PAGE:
The Alaska Test Bed Fallacy: Missile Defense Deployment Goes Stealth

By Gronlund, Lisbeth; Wright, David | Arms Control Today, September 2001 | Go to article overview

The Alaska Test Bed Fallacy: Missile Defense Deployment Goes Stealth


Gronlund, Lisbeth, Wright, David, Arms Control Today


Analysis shows that some of the planned Alaska facilities would have no utility in a testing program but rather appear designed specifically as a near-term missile defense deployment.

The Bush administration has proposed building a set of missile defense facilities in Alaska by 2004, including five silos for ground-based interceptor missiles at Fort Greely, and in early September Congress will begin considering whether to fund them. According to the Ballistic Missile Defense Organization (BMDO), these facilities are needed to allow more realistic testing of the ballistic missile defense system currently under development. BMDO has also stated that the so-called Alaska test bed could be pressed into use as an "emergency defense" should the United States be attacked by a small number of long-range missiles from northeast Asia before a fully developed and tested system had been deployed.

The Anti-Ballistic Missile (ABM) Treaty allows the United States and Russia two test facilities each for launching interceptor missiles, and according to a 1978 agreed statement to the treaty, either the United States or Russia can add a new test facility simply by declaring the site within 30 days of starting construction. The new site must be "consistent with the objectives and provisions of the Treaty," and the total number of interceptor silos at all test ranges must not exceed 15. Thus, the United States could legally build the new test range as long as the facilities and activities were intended for testing and could not be used for a defense of the United States or to provide the base for such a defense.

However, careful analysis shows that some of the key facilities being planned-- particularly the silos at Fort Greely-would have no utility in a testing program but rather appear designed specifically as a near-term deployment of a rudimentary missile defense system. As such, these facilities would violate the ABM Treaty, and Russia has stated that it would consider the Fort Greely site to be a violation.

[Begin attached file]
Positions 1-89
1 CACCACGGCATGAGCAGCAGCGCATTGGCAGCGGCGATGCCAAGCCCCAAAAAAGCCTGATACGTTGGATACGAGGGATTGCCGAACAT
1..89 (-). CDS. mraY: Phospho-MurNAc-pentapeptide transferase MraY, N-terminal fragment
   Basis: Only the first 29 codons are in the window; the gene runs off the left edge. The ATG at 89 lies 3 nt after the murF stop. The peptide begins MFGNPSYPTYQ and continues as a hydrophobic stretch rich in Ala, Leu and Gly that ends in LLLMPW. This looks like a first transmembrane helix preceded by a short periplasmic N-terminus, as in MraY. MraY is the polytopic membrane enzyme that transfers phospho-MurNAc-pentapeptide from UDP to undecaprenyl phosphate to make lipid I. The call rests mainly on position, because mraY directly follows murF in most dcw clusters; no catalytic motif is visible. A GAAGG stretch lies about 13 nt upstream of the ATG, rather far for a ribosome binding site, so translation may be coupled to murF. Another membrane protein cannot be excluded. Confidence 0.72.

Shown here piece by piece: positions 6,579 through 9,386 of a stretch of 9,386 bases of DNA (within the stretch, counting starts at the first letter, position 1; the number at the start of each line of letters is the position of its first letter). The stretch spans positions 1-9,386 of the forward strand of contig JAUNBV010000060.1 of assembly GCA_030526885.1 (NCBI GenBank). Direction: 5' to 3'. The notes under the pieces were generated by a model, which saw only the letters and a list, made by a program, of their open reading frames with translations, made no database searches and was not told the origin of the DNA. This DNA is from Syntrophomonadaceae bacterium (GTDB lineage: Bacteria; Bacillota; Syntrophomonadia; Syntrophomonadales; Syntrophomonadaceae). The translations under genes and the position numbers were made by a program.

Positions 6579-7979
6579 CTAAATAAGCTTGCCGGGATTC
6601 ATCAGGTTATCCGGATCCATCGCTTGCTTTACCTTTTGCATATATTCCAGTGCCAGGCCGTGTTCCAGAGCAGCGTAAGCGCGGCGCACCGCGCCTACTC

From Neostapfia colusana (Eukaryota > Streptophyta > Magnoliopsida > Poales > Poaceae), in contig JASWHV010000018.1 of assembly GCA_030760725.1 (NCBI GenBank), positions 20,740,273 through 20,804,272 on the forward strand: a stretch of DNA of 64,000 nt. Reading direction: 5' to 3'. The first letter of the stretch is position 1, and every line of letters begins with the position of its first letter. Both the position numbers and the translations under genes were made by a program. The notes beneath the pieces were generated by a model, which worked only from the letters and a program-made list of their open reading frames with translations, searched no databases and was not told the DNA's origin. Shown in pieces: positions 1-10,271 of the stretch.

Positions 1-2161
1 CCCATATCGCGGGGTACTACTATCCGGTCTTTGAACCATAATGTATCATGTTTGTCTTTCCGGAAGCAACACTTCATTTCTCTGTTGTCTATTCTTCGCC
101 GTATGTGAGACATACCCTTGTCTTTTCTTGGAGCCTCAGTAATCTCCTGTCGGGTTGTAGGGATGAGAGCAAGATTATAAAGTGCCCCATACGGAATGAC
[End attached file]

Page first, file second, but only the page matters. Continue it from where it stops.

The administration insists that its proposed facilities are part of a testing, not a deployment, program; and it is seeking funding for all these facilities under the research, development, testing, and evaluation (RDT&E) category of the 2002 Pentagon budget. At the same time, President George W. Bush has indicated that the United States will withdraw from the ABM Treaty "at a time convenient to America," and the Pentagon has already begun clearing trees at Fort Greely with plans to begin silo construction next spring or summer. If the facilities constitute an initial deployment capability, the United States would have to provide the required six months' notice of withdrawal sometime this fall or winter.

Unfortunately, the disingenuousness of this strategy is compounded by the fact that the immaturity of the interceptor technology and the lack of an ABM radar in Alaska means that any emergency deployment would not be effective against an actual attack. In short, if the United States withdraws from the ABM Treaty in order to deploy a contingency system in Alaska, it will incur the political costs of withdrawing from the treaty while reaping none of the potential security benefits from a working defense.

Existing Flight-Test Facilities

The only site where the United States currently launches interceptors against long-range target missiles is the Kwajalein Test Range, located on Kwajalein Atoll in the Marshall Islands.1 In addition to an interceptor launch site, this facility includes a prototype X-band radar, which is a onethird-scale version of the battle-management radar that is the key sensor to be used in the missile defense system. The facility also includes $4 billion of advanced sensors and computers that are used to observe and collect information on the tests.

In the four intercept tests of the midcourse system conducted to date, a target missile carrying a mock warhead was fired toward the Kwajalein test facility from Vandenberg Air Force Base in California, some 7,500 kilometers away. …

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The Alaska Test Bed Fallacy: Missile Defense Deployment Goes Stealth
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